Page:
This device, this challenge to the audience's perspective, planted doubt, even if it were for just a moment. They had to stop and ask themselves: hang on, has Sherlock tricked me? They were handed Richard Brook's resume, newspaper articles, a terrified man begging up and down that it was just a job. And we begin to think that the way Moriarty acted, the things he was capable of, only a man as clever as Sherlock would be able to do such things. And maybe he did. Maybe he created everything.

"How do you know you can trust him?" Sherlock asks the journalist. "What are his credentials?"

And then, we're asking the same thing, this time of Sherlock. We entered the story with John Watson, our narrative POV, and we know as much as he does. We've been taken into Sherlock alongside him, marvelling his intellect, his deductions, etc. And as Richard Brook is trying to convince John of his story, he's trying to convince us, and when John refuses to believe it, we sit with our narrator, for John's faith is the audience's faith.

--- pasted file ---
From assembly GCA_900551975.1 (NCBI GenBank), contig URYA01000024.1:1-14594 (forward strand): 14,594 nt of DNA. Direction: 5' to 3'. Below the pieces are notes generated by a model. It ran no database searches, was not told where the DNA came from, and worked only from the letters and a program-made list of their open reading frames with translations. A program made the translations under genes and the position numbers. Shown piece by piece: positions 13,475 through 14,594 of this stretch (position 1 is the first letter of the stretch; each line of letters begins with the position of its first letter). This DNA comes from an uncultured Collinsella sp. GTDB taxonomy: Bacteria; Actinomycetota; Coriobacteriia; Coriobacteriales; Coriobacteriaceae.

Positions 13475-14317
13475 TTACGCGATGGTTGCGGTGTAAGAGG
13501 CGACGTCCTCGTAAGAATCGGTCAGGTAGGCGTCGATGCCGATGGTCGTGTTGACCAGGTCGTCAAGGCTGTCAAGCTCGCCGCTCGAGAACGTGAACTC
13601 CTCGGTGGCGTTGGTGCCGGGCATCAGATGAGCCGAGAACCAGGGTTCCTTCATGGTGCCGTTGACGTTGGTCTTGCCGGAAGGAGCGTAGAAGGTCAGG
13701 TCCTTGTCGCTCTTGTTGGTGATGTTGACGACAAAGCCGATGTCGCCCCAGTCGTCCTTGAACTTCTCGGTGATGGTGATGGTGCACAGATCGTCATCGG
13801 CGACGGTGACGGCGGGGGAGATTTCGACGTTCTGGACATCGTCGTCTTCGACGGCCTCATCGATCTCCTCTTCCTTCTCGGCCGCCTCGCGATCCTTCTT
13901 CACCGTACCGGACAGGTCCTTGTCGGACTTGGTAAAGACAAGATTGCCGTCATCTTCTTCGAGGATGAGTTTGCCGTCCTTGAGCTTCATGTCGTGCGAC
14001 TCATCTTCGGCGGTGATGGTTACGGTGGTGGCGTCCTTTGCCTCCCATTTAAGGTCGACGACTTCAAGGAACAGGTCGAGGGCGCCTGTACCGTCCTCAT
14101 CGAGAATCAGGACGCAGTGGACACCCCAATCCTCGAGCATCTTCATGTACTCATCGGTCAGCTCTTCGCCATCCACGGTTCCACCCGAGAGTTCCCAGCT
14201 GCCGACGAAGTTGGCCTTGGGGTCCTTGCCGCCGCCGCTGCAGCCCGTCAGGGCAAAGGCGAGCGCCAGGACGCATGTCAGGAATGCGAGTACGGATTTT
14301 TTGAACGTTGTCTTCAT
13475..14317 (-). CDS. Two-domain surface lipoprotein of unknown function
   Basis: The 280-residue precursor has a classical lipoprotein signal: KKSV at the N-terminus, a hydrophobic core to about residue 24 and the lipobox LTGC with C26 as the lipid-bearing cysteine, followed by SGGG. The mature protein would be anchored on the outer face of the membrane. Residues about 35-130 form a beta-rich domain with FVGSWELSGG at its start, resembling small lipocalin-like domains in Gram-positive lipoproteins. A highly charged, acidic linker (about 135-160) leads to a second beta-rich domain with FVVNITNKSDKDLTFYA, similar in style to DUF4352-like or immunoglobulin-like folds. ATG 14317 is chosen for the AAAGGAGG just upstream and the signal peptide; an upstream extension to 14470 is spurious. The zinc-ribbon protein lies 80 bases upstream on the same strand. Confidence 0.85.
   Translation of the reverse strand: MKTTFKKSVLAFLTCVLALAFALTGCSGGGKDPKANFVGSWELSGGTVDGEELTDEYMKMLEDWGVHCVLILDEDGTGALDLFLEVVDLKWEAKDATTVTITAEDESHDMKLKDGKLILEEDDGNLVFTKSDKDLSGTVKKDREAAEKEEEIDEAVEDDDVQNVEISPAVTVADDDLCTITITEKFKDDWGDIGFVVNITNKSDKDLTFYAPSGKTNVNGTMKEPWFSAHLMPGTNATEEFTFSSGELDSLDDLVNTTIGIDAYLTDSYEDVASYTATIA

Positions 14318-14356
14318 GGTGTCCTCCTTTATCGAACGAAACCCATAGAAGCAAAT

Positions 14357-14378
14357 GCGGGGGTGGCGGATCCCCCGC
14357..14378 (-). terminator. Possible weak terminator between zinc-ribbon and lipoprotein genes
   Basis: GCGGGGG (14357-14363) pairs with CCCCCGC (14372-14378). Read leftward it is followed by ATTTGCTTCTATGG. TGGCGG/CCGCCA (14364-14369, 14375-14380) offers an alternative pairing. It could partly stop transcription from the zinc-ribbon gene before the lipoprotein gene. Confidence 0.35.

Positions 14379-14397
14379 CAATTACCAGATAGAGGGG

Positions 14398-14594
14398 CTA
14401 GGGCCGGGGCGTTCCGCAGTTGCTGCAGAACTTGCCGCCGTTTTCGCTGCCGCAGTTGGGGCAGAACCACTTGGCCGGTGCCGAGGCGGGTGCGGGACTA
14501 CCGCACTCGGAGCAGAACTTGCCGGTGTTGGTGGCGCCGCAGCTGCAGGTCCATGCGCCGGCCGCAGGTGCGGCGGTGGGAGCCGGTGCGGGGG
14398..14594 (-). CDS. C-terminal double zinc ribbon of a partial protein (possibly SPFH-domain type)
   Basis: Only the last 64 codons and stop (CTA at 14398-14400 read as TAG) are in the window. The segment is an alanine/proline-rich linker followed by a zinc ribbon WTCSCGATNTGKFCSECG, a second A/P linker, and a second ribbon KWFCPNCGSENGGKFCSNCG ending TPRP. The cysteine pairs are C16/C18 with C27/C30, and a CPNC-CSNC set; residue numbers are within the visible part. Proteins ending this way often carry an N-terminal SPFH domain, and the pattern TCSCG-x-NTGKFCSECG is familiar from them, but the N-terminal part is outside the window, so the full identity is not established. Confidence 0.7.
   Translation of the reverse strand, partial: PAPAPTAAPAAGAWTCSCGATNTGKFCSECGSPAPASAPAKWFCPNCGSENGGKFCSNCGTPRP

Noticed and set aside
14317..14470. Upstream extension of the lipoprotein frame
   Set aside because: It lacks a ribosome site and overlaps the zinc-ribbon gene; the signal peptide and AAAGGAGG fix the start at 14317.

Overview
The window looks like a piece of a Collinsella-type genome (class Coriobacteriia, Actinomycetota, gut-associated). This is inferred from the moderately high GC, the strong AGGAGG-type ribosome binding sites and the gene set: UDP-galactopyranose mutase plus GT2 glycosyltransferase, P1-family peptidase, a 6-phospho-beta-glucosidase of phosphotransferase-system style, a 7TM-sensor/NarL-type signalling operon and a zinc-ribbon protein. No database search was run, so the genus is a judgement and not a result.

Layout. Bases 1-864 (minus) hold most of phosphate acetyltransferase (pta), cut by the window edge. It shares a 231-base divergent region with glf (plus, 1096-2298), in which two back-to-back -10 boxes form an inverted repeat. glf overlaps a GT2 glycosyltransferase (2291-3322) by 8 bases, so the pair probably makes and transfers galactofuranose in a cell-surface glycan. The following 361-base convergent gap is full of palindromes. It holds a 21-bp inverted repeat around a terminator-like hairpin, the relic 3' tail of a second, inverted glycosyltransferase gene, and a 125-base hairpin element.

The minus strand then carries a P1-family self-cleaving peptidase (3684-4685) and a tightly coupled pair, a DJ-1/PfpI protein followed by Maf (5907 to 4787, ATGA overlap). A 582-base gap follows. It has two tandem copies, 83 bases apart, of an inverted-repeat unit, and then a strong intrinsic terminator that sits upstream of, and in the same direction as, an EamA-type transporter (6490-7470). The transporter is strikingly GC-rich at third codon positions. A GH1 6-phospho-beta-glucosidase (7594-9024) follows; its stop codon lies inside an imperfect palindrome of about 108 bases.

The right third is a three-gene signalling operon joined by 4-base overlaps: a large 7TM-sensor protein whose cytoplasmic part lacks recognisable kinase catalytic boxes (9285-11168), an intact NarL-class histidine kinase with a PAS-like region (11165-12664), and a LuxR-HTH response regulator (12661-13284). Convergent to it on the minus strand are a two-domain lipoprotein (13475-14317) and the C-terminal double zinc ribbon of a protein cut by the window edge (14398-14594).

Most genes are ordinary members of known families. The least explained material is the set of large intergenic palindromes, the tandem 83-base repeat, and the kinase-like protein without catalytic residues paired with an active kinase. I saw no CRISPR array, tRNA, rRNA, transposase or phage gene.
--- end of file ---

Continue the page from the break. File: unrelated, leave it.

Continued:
This doubt is foreshadowed in Moriarty's story of Sir Boasts-a-Lot (Part One and Two), where we see a seed of doubt spreading like a contagion amongst the police. And we, as John, catch up with these other characters, when Sherlock catches us out on our doubt, our wavering loyalty. "You're worried they're right about me. You can't even entertain the possibility that they're right. You're afraid that you've been taken in as well. Moriarty is playing with your mind too. Can't you see what's going on?"

But that's the beauty of this episode, of this show, they entire Sherlock concept - We never know what's going on, and we'd never given a second thought to it until our narrative voice realised it. And then you realise that you have an incredibly unreliable narrator, for he isn't the detective who holds all the cards, he isn't the villain mastermind pulling the strings, he's just the sidekick, and so are we.